Speaking of blogs we like, here’s a new one: True Grit. It’s written by an expatriate from San Francisco, and it’s only a few months old, but we’re looking forward to years of enjoyment from its take on this crazy place, particularly from an architectural perspective.

Here’s the blog post that kicked it off and it’s followed by the most recent one:

Been in Memphis two weeks now, and finding a little bit of free time (unlike Marina who’s busily preparing for her new job) So just learning my way in Blog territory – and finding some great ones about Memphis, such as http://fearlessvk.blogspot.com/.

So two new territories at the same time: Blogging and Memphis, and hoping this will become a forum for both.

p.s. My cat is obviously struggling with these issues as well. It just squeezed into the office chair I’m sitting in and made me wedge my butt over to the side… not comfortable. By the way, here she is shortly after arrival: an invaluable part of the transition team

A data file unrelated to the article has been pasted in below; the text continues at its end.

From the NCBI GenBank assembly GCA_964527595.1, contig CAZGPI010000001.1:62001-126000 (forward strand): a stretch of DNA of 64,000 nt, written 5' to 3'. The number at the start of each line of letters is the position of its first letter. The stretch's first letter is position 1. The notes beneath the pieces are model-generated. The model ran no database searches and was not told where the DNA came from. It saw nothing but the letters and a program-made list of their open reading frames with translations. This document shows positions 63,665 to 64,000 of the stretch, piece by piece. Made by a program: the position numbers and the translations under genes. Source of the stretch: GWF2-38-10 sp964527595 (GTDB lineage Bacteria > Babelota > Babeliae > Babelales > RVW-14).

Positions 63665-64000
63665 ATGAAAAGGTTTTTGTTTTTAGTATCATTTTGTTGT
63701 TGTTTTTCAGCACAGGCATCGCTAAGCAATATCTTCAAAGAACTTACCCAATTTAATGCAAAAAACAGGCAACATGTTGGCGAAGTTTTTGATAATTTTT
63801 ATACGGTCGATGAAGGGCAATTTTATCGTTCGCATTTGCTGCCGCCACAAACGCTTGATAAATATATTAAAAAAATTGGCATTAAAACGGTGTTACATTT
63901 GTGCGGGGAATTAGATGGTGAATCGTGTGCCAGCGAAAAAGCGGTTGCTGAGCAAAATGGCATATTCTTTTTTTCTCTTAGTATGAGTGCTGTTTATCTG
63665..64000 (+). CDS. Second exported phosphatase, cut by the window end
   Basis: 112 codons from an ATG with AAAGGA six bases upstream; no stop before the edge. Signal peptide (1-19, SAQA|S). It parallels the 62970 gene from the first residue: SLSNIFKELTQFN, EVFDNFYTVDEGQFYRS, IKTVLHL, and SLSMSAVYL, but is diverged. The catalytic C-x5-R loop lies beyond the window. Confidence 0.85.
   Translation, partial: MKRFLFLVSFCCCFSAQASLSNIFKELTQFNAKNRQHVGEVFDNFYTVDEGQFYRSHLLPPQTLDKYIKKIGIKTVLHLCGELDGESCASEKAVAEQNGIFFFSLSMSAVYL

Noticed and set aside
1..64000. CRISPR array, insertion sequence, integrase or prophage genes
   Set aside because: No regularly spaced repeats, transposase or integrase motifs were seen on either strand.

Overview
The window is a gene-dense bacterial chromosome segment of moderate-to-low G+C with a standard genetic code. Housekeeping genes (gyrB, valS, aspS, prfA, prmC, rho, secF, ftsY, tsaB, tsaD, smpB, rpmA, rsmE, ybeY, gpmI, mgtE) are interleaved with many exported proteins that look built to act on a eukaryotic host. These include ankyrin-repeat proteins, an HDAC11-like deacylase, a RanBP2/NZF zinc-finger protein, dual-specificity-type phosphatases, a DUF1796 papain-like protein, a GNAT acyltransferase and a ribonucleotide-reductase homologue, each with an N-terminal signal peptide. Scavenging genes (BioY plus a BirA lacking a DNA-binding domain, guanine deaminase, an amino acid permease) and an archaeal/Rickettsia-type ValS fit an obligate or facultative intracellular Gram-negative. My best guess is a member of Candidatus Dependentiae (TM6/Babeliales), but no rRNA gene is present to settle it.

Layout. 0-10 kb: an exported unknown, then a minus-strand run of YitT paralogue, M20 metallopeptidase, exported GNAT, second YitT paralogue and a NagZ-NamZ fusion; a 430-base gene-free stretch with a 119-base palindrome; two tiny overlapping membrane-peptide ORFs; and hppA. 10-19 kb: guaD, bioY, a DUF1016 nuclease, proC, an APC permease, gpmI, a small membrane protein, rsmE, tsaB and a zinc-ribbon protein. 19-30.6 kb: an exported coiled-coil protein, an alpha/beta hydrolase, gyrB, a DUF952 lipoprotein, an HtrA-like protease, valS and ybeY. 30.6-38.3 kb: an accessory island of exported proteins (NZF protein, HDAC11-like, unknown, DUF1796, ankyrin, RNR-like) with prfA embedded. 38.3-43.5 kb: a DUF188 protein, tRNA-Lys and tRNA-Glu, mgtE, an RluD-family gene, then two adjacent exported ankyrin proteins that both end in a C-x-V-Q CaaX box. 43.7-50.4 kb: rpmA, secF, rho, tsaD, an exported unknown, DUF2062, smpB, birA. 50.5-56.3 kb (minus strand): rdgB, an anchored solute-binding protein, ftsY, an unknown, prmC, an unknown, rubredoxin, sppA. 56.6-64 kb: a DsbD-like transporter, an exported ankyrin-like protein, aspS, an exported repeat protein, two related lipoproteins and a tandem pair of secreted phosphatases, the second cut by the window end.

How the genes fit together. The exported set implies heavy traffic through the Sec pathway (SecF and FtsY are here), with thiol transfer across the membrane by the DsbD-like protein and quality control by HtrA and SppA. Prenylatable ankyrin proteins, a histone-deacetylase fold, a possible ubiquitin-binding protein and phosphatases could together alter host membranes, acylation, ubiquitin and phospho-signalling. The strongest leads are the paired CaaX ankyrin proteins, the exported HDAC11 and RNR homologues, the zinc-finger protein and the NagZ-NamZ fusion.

Here’s the beginning of yesterday’s post:

Drove down to Helena, Arkansas, yesterday, with m. and a new friend (another SF Bay Area transplant of a few years prior, and an amazing blogger), for the annual blues festival, about 70 miles south of Memphis, just west of the Mississippi river, and not far from the famous Clarksdale, MS (home of the mythical blues ‘Crossroads’).
This was our first trip out to the rural and small town Delta- the deep south. I was extremely curious, having heard about the poverty, the economic decline: mostly due to family cotton farms put out of business by large growers…. Sure, the town was in quite a state of decay, sweetly crumbling and sagging, with honest-to-god ruins. Yet preserved amid these melancholy dregs, life was continuing in a variety of forms and institutions, some apparently preserved in amber, like above: ‘Fonzie’s Blues and Jazz Club’; yet others that were brand new- signs of gentrification even out here, and I imagine in large part supported by tourist dollars, as there doesn’t seem to be any viable industry in sight; other than the people-free, industrial scale cotton fields. Bottom line, this town isn’t quite ready to give up, and life is strugglin’ on.

So what could draw tourists to a place like this? Well, the Blues Fest for one.
For the rest, click here.